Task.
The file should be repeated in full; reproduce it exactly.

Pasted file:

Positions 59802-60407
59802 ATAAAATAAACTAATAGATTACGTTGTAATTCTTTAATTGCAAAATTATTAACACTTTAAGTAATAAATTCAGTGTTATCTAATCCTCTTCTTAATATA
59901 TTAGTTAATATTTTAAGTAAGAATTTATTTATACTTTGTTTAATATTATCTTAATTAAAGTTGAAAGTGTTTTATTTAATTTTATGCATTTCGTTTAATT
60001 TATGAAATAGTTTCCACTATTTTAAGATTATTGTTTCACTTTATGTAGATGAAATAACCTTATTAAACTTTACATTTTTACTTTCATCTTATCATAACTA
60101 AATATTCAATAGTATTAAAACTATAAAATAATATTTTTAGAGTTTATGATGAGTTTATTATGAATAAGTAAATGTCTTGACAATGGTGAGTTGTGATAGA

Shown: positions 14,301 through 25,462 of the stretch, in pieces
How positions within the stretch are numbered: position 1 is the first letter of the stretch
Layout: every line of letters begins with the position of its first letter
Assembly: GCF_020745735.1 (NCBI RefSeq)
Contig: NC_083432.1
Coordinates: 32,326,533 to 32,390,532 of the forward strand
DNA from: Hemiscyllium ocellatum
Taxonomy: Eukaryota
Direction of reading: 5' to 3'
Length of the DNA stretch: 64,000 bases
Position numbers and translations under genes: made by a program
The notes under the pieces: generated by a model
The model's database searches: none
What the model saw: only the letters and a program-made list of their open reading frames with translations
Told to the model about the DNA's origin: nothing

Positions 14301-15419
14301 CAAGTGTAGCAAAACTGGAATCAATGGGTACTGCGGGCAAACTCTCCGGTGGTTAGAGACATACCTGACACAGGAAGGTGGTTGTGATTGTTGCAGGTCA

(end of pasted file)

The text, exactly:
Positions 59802-60407
59802 ATAAAATAAACTAATAGATTACGTTGTAATTCTTTAATTGCAAAATTATTAACACTTTAAGTAATAAATTCAGTGTTATCTAATCCTCTTCTTAATATA
59901 TTAGTTAATATTTTAAGTAAGAATTTATTTATACTTTGTTTAATATTATCTTAATTAAAGTTGAAAGTGTTTTATTTAATTTTATGCATTTCGTTTAATT
60001 TATGAAATAGTTTCCACTATTTTAAGATTATTGTTTCACTTTATGTAGATGAAATAACCTTATTAAACTTTACATTTTTACTTTCATCTTATCATAACTA
60101 AATATTCAATAGTATTAAAACTATAAAATAATATTTTTAGAGTTTATGATGAGTTTATTATGAATAAGTAAATGTCTTGACAATGGTGAGTTGTGATAGA

Shown: positions 14,301 through 25,462 of the stretch, in pieces
How positions within the stretch are numbered: position 1 is the first letter of the stretch
Layout: every line of letters begins with the position of its first letter
Assembly: GCF_020745735.1 (NCBI RefSeq)
Contig: NC_083432.1
Coordinates: 32,326,533 to 32,390,532 of the forward strand
DNA from: Hemiscyllium ocellatum
Taxonomy: Eukaryota
Direction of reading: 5' to 3'
Length of the DNA stretch: 64,000 bases
Position numbers and translations under genes: made by a program
The notes under the pieces: generated by a model
The model's database searches: none
What the model saw: only the letters and a program-made list of their open reading frames with translations
Told to the model about the DNA's origin: nothing

Positions 14301-15419
14301 CAAGTGTAGCAAAACTGGAATCAATGGGTACTGCGGGCAAACTCTCCGGTGGTTAGAGACATACCTGACACAGGAAGGTGGTTGTGATTGTTGCAGGTCA